I have a simpler notion. The “innovation” was born of necessity and required a bit of creative thinking.

The “innovator” simply used what he literally had on hand: His cap, his phone, and the handrail on the seat of the bus. The person had a first world problem and he used is old noggin to devise a solution.

How to you teach this type of thinking?

You do not. You provide time and space for it.

You let students learn by play.

You help students catch this learning with challenging projects, nurtured passion, and meaningful peer-based collaboration. All these happen with difficult play or “hard fun”.


Video source

Teachers can relearn how to do this by empathising with their students. Teachers need to play games to see why and how unstructured fun can lead to powerful learning opportunities.

How to see possibilities Open your eyes to read. Open your hands to try. Open your mind to new ideas. Open your heart to being a kid again.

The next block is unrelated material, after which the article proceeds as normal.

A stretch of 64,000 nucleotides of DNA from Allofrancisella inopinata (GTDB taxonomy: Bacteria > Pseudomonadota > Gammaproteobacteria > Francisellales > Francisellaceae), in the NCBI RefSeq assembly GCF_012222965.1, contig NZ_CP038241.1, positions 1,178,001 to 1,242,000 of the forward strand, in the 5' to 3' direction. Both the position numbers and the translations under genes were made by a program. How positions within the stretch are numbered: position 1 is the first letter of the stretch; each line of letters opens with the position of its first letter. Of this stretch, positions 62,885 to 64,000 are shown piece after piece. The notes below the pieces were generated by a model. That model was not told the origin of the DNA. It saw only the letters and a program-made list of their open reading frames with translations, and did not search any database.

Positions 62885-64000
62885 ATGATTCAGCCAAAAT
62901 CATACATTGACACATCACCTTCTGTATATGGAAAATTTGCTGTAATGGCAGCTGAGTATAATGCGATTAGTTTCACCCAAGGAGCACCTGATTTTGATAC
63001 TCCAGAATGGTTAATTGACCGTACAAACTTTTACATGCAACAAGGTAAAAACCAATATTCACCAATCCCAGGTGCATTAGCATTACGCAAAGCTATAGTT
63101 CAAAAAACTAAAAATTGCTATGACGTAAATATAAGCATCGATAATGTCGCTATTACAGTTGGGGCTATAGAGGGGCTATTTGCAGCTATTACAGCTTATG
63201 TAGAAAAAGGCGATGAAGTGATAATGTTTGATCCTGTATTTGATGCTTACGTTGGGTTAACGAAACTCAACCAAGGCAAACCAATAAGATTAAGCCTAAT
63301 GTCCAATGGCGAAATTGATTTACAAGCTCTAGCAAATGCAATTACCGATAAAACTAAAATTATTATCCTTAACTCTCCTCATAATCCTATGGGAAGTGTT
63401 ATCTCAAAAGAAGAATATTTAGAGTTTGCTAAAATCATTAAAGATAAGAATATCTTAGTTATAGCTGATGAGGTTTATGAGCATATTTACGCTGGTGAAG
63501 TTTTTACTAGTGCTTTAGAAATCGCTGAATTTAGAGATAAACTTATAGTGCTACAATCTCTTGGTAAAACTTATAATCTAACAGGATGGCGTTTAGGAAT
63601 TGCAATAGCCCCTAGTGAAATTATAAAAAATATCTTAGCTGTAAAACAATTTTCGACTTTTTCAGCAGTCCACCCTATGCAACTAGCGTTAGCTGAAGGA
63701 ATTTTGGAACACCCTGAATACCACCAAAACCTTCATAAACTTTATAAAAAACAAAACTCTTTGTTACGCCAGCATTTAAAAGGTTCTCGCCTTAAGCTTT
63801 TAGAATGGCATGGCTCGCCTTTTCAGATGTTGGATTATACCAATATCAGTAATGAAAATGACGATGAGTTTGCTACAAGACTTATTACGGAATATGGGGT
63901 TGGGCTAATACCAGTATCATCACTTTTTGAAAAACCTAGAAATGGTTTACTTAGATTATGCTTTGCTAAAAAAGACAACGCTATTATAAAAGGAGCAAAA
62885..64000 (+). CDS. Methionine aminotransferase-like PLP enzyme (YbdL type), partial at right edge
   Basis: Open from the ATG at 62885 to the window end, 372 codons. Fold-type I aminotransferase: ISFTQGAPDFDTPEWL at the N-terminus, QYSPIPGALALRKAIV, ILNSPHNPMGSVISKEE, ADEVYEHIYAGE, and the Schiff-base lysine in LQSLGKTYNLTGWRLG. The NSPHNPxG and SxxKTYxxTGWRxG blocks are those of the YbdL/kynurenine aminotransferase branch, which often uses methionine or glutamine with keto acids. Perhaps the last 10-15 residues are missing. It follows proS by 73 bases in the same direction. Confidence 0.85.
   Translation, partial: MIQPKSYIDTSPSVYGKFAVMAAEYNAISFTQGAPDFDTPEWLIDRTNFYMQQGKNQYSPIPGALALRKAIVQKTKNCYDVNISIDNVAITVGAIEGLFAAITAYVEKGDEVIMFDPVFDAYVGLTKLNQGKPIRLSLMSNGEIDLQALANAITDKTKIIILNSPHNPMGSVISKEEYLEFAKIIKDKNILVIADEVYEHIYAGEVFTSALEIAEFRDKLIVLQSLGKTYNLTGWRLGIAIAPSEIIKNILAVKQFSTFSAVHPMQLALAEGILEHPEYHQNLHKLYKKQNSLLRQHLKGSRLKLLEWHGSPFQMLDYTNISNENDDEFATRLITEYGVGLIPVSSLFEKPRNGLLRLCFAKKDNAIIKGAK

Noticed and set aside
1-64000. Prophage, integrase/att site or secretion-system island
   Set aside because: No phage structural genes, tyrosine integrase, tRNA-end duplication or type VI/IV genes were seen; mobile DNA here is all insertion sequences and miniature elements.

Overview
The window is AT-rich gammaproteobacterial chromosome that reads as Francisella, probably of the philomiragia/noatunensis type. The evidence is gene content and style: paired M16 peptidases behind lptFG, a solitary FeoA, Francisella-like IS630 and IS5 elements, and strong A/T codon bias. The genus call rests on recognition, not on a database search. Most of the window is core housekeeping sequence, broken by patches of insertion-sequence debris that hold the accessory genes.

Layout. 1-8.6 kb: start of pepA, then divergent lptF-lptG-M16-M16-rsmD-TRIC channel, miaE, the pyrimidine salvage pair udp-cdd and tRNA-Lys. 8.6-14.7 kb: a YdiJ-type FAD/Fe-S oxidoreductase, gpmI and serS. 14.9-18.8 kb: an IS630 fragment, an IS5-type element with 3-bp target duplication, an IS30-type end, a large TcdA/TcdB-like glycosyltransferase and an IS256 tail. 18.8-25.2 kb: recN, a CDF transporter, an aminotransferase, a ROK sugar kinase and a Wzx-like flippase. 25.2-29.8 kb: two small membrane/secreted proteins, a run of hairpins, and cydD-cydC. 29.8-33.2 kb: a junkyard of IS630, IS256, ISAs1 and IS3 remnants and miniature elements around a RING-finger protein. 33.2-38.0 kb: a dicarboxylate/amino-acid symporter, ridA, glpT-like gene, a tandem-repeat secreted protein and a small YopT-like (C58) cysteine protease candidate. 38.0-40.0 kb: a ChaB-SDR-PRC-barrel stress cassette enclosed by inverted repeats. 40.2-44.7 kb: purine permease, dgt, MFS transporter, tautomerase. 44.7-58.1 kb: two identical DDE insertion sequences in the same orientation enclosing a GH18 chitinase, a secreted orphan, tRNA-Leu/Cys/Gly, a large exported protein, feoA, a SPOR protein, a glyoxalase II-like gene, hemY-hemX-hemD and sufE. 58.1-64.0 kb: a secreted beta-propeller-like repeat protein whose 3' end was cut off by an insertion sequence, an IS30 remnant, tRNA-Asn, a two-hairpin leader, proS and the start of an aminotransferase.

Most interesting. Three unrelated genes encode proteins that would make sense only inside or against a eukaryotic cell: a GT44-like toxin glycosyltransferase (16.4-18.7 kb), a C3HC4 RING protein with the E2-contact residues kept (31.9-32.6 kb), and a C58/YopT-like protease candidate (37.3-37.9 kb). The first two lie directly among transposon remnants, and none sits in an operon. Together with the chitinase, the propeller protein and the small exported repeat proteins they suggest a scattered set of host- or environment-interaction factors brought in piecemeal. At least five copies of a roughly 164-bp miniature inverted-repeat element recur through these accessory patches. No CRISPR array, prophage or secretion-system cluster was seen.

Recently I tweeted this blog post from George Couros.

Couros outlined three misconceptions about innovation in education. Briefly the misconceptions he mentioned are:

  1. Innovation is about how you use technology.
  2. Innovation is reserved for the few.
  3. Innovation is solely a “product”.

There are even more misconceptions. I suggest that people make at least three more mistakes about innovation in education.

Innovation — and its precursor, creativity — can somehow be taught or transmitted. It must be modelled and caught.

Creativity cannot be taught as a skill, but it can be killed -- Yong Zhao.

Innovation is not about having plenty of resources. You need to be at your most creative (thought) and innovative (action) when times are bad and resources are thin.

If necessity is the mother of invention, then creativity is the father.